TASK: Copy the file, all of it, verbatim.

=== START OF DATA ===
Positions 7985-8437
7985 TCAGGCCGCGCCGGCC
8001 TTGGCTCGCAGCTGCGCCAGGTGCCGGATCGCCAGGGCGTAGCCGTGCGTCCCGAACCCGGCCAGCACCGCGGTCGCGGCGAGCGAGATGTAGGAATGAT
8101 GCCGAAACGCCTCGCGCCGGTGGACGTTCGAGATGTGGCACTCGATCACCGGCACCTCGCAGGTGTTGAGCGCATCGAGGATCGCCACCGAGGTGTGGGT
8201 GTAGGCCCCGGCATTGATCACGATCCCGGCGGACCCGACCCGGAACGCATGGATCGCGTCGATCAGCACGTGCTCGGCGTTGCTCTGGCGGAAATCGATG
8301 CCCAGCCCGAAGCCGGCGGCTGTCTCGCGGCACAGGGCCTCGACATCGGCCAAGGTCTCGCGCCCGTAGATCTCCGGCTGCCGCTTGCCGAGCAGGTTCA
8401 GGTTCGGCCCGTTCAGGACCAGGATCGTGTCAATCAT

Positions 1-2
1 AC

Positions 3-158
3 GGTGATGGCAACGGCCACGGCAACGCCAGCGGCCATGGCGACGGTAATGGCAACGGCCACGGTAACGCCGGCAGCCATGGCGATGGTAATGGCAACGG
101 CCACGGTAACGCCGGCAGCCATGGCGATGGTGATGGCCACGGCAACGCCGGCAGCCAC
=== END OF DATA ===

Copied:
Positions 7985-8437
7985 TCAGGCCGCGCCGGCC
8001 TTGGCTCGCAGCTGCGCCAGGTGCCGGATCGCCAGGGCGTAGCCGTGCGTCCCGAACCCGGCCAGCACCGCGGTCGCGGCGAGCGAGATGTAGGAATGAT
8101 GCCGAAACGCCTCGCGCCGGTGGACGTTCGAGATGTGGCACTCGATCACCGGCACCTCGCAGGTGTTGAGCGCATCGAGGATCGCCACCGAGGTGTGGGT
8201 GTAGGCCCCGGCATTGATCACGATCCCGGCGGACCCGACCCGGAACGCATGGATCGCGTCGATCAGCACGTGCTCGGCGTTGCTCTGGCGGAAATCGATG
8301 CCCAGCCCGAAGCCGGCGGCTGTCTCGCGGCACAGGGCCTCGACATCGGCCAAGGTCTCGCGCCCGTAGATCTCCGGCTGCCGCTTGCCGAGCAGGTTCA
8401 GGTTCGGCCCGTTCAGGACCAGGATCGTGTCAATCAT

Positions 1-2
1 AC

Positions 3-158
3 GGTGATGGCAACGGCCACGGCAACGCCAGCGGCCATGGCGACGGTAATGGCAACGGCCACGGTAACGCCGGCAGCCATGGCGATGGTAATGGCAACGG
101 CCACGGTAACGCCGGCAGCCATGGCGATGGTGATGGCCACGGCAACGCCGGCAGCCAC